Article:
There is one thing that all DoodyCalls technicians have in common, and that is a love of dogs. We enjoy playing with them, feeding treats to them… we even enjoy picking up their poop! DoodyCalls technicians also share a deep respect and awareness that our presence will not always be welcome by dogs in the yards we enter. Given that we have armed all of our technicians with the knowledge of how to avoid dog bites and be on guard for potential hostility among our four-legged friends. No animal lover should ever have to suffer through a painful dog bite encounter, with help from the experts, DoodyCalls would love to share with you what we’ve learned about dog bite prevention during our over 16 years in the field.
Doctors Foster and Smith from PetEducation.com believe that dog bite prevention is everybody’s responsibility, whether you are a dog owner, animal lover or parent. Each person plays a huge role in preventing dog bites. The CDC estimates that over 4.5 million people are bitten by dogs each year in the U.S., with children representing a large portion of those victims. To protect your family from potentially risky situations, teach your children early on to be cautious around dogs. It’s a good idea to never approach an unknown dog without first asking permission from the owner, and then also offering the new dog your hand to smell. Doctors Foster and Smith recommend that all pet owners socialize their dogs in all kinds of situations, as well as ensure they are neutered or spayed, as they state that neutered dogs are 2.5 times less likely to bite than their intact counterparts. They state that if you do feel at risk around a dog, do not turn your back and run. Instead, remain calm, with your hands by your side and avoid eye contact. Once the dog has lost interest, back away slowly.
Doggone Safe is a U.S. based non-profit organization, invested in the prevention of dog bites through education and awareness. Just as Drs. Foster and Smith encourage their readers to remain calm with their hands to their side if a dog approaches, Doggone Safe takes this idea a step further and encourage children to “be a tree” in an unsafe dog situation since “trees are boring and the dog will eventually go away.” They also stress the importance of never provoking a dog, especially while a dog is eating, sleeping or guarding something. Doggone Safe also encourages dog owners to train their dogs through positive-reinforcement and not physically aggressive cues. Both Drs. Foster and Smith as well as Doggone Safe believe that dog-training should be a family affair, but Doggone Safe encourages owners to leave any puppy punishment to the adults so that dogs only recognize their time with children as positive experiences.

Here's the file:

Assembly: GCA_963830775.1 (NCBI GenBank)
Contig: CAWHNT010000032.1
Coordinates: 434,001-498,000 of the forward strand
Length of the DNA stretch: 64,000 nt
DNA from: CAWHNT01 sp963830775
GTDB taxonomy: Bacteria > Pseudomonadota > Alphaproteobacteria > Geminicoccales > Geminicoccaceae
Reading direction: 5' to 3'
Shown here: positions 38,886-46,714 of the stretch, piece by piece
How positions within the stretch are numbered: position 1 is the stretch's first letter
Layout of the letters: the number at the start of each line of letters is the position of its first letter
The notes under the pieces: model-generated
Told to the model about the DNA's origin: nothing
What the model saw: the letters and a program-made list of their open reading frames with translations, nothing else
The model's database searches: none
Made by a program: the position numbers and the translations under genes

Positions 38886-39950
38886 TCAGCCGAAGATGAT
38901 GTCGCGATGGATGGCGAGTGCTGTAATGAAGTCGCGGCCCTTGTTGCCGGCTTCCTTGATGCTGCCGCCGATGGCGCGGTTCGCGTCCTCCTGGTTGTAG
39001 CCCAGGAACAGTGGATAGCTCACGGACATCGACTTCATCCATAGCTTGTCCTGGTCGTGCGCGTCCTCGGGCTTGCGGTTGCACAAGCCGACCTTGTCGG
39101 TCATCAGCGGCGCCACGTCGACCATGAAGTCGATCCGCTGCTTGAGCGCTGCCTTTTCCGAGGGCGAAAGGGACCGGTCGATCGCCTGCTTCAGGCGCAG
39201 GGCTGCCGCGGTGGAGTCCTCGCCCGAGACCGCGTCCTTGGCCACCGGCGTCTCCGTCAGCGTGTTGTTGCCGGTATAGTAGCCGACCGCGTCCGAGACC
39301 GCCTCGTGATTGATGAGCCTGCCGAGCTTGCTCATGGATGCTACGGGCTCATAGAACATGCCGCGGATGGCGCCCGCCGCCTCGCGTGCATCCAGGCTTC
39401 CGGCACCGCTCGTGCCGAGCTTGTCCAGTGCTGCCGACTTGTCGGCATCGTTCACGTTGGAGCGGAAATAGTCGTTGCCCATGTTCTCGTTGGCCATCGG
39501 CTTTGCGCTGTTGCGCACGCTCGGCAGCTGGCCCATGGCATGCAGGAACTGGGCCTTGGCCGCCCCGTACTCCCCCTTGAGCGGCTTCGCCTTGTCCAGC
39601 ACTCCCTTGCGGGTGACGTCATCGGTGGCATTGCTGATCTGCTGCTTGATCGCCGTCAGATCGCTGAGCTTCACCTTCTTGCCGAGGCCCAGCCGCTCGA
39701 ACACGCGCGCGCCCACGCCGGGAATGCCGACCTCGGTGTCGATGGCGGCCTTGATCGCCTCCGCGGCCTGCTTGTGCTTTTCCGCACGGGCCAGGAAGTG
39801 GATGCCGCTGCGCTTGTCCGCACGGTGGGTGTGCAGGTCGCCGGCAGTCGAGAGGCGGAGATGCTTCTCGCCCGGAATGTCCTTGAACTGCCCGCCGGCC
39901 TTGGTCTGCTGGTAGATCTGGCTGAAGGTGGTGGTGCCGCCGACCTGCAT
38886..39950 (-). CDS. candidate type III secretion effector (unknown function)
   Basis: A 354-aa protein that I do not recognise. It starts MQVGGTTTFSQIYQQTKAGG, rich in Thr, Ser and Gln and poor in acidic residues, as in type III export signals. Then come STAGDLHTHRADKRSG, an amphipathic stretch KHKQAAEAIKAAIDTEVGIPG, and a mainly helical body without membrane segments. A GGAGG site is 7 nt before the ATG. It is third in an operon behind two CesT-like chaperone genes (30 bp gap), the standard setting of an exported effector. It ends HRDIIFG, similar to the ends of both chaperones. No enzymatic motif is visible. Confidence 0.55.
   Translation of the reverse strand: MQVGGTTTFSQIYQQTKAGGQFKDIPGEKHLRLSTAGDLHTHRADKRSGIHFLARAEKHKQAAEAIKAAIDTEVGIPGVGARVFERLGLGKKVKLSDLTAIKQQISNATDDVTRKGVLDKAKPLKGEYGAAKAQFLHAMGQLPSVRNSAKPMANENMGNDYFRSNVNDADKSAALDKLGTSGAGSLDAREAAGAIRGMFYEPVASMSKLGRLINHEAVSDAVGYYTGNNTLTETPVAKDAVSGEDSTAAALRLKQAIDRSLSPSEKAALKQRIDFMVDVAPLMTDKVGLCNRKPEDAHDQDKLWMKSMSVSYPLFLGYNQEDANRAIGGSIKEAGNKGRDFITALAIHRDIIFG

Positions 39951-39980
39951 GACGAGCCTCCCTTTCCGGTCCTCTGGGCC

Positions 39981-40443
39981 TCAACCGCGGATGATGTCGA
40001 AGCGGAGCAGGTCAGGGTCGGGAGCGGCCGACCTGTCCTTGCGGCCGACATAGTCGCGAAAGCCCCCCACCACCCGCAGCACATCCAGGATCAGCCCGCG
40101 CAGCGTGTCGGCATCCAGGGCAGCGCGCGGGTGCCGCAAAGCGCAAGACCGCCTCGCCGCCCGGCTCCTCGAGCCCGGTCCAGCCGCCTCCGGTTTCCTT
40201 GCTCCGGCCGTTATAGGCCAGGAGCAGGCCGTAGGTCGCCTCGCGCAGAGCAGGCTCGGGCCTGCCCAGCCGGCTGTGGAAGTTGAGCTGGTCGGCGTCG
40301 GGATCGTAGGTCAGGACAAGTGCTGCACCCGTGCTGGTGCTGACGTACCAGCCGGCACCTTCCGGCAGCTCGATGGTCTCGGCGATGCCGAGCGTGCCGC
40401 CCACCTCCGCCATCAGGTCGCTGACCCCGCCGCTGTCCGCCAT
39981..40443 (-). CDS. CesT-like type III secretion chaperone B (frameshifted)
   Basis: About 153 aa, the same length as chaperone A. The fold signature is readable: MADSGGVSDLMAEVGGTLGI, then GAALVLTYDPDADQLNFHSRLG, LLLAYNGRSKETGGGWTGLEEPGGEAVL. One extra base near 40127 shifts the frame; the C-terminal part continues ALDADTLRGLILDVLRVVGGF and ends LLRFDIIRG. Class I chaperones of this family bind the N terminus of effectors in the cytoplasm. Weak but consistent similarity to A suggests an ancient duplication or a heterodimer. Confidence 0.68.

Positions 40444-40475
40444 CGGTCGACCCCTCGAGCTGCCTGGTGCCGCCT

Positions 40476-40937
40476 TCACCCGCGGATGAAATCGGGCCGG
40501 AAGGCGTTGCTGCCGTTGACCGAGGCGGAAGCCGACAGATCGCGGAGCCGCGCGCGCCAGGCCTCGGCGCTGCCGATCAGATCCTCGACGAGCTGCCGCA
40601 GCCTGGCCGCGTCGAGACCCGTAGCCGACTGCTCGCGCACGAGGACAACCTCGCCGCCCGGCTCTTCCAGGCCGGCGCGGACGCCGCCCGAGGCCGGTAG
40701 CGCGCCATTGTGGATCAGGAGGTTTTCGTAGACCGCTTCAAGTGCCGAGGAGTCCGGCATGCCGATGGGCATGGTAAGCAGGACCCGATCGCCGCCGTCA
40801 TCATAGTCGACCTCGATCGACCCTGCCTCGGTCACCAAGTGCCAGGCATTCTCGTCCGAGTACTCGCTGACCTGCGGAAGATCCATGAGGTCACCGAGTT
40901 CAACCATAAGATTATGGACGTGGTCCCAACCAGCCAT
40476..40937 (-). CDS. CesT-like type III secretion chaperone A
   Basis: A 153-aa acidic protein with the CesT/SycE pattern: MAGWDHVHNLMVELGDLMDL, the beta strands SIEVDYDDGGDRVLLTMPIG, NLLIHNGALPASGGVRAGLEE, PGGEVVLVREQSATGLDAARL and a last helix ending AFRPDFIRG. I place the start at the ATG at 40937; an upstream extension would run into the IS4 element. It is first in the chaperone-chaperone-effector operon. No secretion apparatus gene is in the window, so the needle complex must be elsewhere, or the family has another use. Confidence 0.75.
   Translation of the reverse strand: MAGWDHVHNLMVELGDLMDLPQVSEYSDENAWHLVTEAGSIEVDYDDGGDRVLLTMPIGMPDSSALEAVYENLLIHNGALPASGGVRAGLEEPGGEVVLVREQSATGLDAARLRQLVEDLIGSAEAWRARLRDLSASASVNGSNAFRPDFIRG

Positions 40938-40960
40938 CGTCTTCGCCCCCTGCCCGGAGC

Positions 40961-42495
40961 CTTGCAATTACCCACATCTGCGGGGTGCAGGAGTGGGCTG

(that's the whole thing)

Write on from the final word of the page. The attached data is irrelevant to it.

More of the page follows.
Utilize the following tips to prevent you, and your loved ones, from becoming the victim of dog bites.
- Be a responsible dog owner – Spay and neuter your dog to help eliminate their desire to roam and get into potential dog fights. By keeping your dog home and under observation you will know exactly who they are around and under what circumstances they feel threatened and are at risk of attacking.
- Make your presence known – Always ensure that you first obtain an owner’s permission before approaching a dog. Additionally, ensure that the dog both sees and smells you before you ever reach out to touch the dog. Finally, if the dog looks tense and is emitting warning signs, do not turn your back, but instead stay calm with your hands by your side and back away slowly as the dog grows bored.
- Do not tease dogs – Teach your children to have a healthy respect for dogs and encourage them to never interact with a dog while they are eating, sleeping or guarding something. Likewise, it is always a good idea to give them examples of appropriate and inappropriate contact. Hugs and kisses may be welcome by most family members, but your dog may not appreciate this form of affection.
You don’t make it through over 16 years of business in the pet industry without learning a few lessons regarding dog bite prevention. We hope that our expert information, and lessons learned through personal experience, will help to guide you in keeping your family safe.